Peripheral Concerns: On the Net

Reports are coming in fast and furious about experiences with NeXTSTEP 3.1 for Intel nearly all of them complaints about drivers. Net readers want to know why NeXT can't support Gateway 2000's IDE CD-ROM drive, which the company all but gives away with its high-end systems. They also want support for the Sound Blaster Pro, which is far more common than the ProAudio Spectrum 16 that NEXTSTEP supports and comes with its own low-cost built-in CD-ROM interface. The serial driver has also been a source of concern: Several potential customers wrote that they tabled plans to evaluate NEXTSTEP when they discovered 3.1 can't do serial I/O. A posting directly from NeXT said that a new serial driver was being tested and would likely be released before 3.2 ships in October.

Meanwhile, posters have been amusing themselves with bugs in Digital Webster. (For a good time, try looking up the words "neil" and "spaz.") These bugs have been reported to NeXT time and again since Release 1.0, but fixing them doesn't seem to be a high priority.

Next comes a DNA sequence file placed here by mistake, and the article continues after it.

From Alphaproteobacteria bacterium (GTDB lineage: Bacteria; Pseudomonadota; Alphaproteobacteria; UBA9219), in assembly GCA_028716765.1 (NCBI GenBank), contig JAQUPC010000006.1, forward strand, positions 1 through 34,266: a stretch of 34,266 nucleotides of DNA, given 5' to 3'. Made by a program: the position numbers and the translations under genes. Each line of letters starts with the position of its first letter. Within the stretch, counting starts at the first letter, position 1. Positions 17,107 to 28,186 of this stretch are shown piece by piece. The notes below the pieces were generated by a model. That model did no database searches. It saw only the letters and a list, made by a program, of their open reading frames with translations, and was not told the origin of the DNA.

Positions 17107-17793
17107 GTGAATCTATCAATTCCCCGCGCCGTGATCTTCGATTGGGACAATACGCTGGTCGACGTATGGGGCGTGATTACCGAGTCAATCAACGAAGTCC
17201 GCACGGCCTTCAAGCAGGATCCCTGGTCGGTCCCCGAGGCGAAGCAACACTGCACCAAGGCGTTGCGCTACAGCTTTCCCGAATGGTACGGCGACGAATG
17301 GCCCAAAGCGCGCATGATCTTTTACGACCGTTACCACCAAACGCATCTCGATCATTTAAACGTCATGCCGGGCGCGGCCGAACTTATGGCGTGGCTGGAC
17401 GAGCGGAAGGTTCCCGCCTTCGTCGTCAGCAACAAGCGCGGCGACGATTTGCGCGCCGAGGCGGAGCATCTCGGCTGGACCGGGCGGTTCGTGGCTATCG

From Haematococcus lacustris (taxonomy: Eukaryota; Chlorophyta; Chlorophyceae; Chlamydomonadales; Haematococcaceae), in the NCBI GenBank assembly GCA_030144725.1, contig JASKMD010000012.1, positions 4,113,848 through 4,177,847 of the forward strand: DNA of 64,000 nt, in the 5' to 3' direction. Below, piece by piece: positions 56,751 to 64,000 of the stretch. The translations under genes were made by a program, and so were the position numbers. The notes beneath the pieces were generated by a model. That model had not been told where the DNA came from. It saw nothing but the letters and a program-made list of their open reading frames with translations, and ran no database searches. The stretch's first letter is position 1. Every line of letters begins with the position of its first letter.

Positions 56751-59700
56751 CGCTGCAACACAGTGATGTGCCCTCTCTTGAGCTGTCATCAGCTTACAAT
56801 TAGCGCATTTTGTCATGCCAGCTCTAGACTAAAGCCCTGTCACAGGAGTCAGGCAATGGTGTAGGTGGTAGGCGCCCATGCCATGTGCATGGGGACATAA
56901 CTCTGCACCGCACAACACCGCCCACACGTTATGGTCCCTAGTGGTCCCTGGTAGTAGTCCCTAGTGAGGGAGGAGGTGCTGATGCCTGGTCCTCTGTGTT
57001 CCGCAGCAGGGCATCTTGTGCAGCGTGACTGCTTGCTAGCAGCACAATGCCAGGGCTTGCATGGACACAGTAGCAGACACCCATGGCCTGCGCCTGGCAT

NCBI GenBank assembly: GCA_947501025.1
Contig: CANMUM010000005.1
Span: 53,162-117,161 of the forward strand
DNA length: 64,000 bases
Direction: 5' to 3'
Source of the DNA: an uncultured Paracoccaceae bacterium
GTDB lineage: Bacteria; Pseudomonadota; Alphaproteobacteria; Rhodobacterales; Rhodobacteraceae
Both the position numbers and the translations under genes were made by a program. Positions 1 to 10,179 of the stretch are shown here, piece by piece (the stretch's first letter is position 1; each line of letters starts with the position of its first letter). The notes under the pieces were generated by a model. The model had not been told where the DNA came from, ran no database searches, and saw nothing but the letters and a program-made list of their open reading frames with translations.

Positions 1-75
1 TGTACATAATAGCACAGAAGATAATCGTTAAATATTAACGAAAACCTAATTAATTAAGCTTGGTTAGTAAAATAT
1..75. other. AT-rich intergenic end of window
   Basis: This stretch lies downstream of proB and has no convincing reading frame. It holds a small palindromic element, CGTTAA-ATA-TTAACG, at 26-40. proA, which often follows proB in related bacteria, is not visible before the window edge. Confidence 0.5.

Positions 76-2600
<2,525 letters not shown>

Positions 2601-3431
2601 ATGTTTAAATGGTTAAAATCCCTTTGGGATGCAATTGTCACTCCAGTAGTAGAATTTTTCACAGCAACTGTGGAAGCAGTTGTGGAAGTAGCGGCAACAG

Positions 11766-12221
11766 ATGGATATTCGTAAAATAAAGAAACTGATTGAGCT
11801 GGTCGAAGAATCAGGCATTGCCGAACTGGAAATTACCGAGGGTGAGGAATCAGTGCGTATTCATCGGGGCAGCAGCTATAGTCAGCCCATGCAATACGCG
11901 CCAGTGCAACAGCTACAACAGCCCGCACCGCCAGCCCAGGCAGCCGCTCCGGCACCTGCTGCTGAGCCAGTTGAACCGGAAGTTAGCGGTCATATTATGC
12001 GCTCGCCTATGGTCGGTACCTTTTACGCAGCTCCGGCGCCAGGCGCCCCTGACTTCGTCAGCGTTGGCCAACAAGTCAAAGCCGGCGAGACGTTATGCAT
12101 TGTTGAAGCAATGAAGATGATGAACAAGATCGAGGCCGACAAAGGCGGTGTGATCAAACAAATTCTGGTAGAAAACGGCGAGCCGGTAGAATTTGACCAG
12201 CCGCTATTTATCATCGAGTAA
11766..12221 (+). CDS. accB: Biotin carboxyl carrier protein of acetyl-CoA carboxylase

Action in the programmer's forum seems to be equally divided between those who know NEXTSTEP inside out and those who are just starting out. Comp.sys.next.programmer is also the place to catch job postings from Pencom and Systemhouse, both of whom seem to be hiring a dozen new programmers every two or three weeks.

Lastly, consultants who bill by the hour should check out Stopwatch, a time-tracking and invoice-generating application that Rich Plevin has made available for anonymous FTP from cs.orst.edu. The app, which comes with source, keeps track of how much time you spend hacking and then prints a bill for your time.

by Simson L. Garfinkel